Archive | June, 2008

The New English

30 Jun

I have a promise with my teacher. (I should meet my friend).

I live in apartu. (I live in an apartment building.)

The movie was so-so. (The movie was boring.)

These are just a few examples of Konglish, another dialect of English, like Chinglish and Singlish, Michael Erard lampoons and warns about.

Any language is constantly evolving, so it’s not surprising that English, transplanted to new soil, is bearing unusual fruit. Nor is it unique that a language, spread so far from its homelands, would begin to fracture. The obvious comparison is to Latin, which broke into mutually distinct languages over hundreds of years — French, Italian, Spanish, Portuguese, Romanian. A less familiar example is Arabic: The speakers of its myriad dialects are connected through the written language of the Koran and, more recently, through the homogenized Arabic of Al Jazeera. But what’s happening to English may be its own thing: It’s mingling with so many more local languages than Latin ever did, that it’s on a path toward a global tongue — what’s coming to be known as Panglish. Soon, when Americans travel abroad, one of the languages they’ll have to learn may be their own.

Yet, when South Koreans come to do business, will native speakers tolerate this creativity? And, how much time and money will be wasted because two interlocutors believe that they are speaking in the same language, when suddenly they realize each person’s speech is indecipherable to the other?

Really, it’s just laziness condoned.

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Civil Brokaw

30 Jun

Tom Brokaw ushered in Meet the Press‘ post -Russert era, with a wimper.

MR. BROKAW: You’re sitting on a mountain of coal here in Wyoming.

GOV. FREUDENTHAL: Sure are.

MR. BROKAW: Montana’s doing the same thing.

GOV. FREUDENTHAL: Yeah.

Brokaw’s questioning reverted to long prefaces with little punch, hardly the prosecutorial spin Russert dished out. With the on-site location in Jackson Hole, Wyoming, the two sessions, followed by commentary by Chuck Todd, seemed to indicate a tentativeness about MTP‘s future direction, as if Brokaw were leary of the big table back in the studio. Or, he was trying to wip the slate clean.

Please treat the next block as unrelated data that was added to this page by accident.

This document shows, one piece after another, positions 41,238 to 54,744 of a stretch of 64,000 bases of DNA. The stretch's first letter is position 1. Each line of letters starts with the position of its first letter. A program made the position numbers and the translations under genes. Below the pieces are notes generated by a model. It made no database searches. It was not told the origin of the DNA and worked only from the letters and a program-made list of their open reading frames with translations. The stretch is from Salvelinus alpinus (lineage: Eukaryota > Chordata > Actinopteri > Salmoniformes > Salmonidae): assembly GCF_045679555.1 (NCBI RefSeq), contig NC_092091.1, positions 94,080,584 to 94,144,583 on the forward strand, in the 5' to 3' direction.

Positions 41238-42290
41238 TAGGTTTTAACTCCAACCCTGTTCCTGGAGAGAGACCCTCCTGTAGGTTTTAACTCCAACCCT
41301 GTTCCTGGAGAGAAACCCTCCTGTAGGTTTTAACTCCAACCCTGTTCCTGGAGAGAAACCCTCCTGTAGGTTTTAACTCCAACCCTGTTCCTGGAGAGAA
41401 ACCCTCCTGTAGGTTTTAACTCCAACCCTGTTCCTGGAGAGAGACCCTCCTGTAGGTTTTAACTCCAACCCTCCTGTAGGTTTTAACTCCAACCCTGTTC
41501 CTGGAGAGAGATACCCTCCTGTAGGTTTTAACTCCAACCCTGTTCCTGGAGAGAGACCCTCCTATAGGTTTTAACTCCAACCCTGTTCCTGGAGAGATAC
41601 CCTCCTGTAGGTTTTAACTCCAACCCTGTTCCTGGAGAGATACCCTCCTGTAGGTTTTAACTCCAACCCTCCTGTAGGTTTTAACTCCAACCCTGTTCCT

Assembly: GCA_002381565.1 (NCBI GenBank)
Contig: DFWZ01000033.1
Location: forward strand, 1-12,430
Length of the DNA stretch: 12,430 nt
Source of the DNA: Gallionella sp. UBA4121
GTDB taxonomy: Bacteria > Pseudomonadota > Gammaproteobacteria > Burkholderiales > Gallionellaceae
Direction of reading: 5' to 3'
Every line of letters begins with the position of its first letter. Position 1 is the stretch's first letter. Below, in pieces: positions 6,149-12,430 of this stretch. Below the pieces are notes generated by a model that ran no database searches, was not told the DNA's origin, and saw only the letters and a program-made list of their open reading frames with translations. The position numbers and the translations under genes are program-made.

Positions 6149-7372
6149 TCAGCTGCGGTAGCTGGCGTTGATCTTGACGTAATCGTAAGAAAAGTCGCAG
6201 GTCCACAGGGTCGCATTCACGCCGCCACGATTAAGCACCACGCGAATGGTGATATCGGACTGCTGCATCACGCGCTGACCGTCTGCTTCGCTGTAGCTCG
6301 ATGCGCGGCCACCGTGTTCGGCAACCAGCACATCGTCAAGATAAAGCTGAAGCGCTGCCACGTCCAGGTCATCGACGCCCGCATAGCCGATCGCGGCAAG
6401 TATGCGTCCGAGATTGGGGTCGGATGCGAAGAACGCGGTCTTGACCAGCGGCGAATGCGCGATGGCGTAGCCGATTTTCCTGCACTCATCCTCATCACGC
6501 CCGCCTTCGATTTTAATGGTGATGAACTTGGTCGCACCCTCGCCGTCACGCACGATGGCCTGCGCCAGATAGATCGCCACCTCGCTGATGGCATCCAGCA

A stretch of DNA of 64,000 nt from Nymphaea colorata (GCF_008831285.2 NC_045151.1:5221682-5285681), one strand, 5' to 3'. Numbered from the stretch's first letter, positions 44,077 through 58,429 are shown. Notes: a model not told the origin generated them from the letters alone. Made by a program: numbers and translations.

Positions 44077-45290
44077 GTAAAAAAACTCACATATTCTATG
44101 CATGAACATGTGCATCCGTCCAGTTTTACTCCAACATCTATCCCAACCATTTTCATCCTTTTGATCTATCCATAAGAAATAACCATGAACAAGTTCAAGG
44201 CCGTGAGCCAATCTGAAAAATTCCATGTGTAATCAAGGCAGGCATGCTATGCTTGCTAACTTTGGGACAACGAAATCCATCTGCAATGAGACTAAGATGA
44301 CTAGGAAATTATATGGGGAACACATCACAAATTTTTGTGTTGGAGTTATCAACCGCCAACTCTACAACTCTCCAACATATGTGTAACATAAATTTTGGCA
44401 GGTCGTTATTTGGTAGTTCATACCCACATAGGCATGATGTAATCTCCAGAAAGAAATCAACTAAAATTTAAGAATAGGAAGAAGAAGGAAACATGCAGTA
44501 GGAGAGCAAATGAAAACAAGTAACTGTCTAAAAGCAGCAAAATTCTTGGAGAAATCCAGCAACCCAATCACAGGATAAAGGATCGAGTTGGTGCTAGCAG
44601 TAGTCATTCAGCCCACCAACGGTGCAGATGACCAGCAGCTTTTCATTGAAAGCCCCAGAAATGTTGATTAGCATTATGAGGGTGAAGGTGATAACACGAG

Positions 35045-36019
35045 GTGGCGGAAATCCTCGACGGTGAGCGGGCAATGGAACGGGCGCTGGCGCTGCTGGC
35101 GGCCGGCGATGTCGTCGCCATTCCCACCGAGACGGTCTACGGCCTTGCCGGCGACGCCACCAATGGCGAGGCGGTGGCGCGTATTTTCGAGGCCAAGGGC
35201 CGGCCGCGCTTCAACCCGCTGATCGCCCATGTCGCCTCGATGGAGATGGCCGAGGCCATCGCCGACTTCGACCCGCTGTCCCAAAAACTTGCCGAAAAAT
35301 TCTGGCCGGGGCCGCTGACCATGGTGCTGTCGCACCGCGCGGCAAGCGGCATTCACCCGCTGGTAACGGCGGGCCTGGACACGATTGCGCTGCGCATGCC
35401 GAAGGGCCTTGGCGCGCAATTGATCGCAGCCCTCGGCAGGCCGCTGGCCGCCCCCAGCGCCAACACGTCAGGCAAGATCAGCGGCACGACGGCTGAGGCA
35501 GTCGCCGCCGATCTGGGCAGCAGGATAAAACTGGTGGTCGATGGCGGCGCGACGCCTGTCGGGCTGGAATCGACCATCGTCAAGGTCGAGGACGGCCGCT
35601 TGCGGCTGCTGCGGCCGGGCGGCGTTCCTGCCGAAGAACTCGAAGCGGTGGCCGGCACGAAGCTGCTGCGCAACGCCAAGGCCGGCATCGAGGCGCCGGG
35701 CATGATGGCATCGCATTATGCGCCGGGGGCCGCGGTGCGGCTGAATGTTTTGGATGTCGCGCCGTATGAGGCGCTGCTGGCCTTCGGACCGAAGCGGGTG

But, it does seem MTP will be nicer and more conventional now.

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Japanese Casualties of the DPRK Nuclear Declaration

30 Jun

In the wake of DPRK’s nuclear declaration, followed by Washington’s de-listing of Pyongyang from its terrorist watch list, Japan’s Liberal Democrats and Ichiro Ozawa, according to two Observing Japan reports, are reacting badly. Not only has the Bush administration placated Pyongyang for Beijing’s good graces, but Japan worries it is sidelined.

Firstly, LDP conservatives feel betrayed by the Bush administration.

In his memoir, Abe Shinzo wrote of his lonely fight alongside Nakagawa Shoichi and a handful of other LDP conservatives to oppose normalization with North Korea and place the abductions issue at the center of Japan’s North Korea policy. They battled against the LDP, the media, academia, and the foreign ministry to force them to consider the plight of the abductees before providing North Korea with aid and clearing the way to diplomatic recognition.

Here we are in 2008 and Mr. Abe got his wish. Resolving the abductees issue has become a primary goal of Japan’s North Korea policy, a goal that enjoys substantial support in the public, the media, and the LDP. The US is pilloried for giving (symbolic) ground to North Korea without resolution of the issue and the Fukuda government is pilloried for letting the US shift happen. Mr. Abe, Hiranuma Takeo, and other conservatives set the tone on North Korea.

And, the opposition Democrats’ leader, Ichiro Ozawa took aim at both Washington and the LDP, and earned Washington’s disgust.

In short, Mr. Ozawa was making an election pitch to the people of Okinawa in this press conference. He was arguing that LDP governments over the past seven years have failed to stand up for Japan and have failed to articulate and defend Japan’s national interests, preferring instead to hope that the US will defend Japan’s national interests. Again, his position is less critical of the US for “abandoning” Japan than critical of LDP-led governments for leaving Japan in a position to feel abandoned in the first place.

Again, the clumsy giant trips over itself and its friends.

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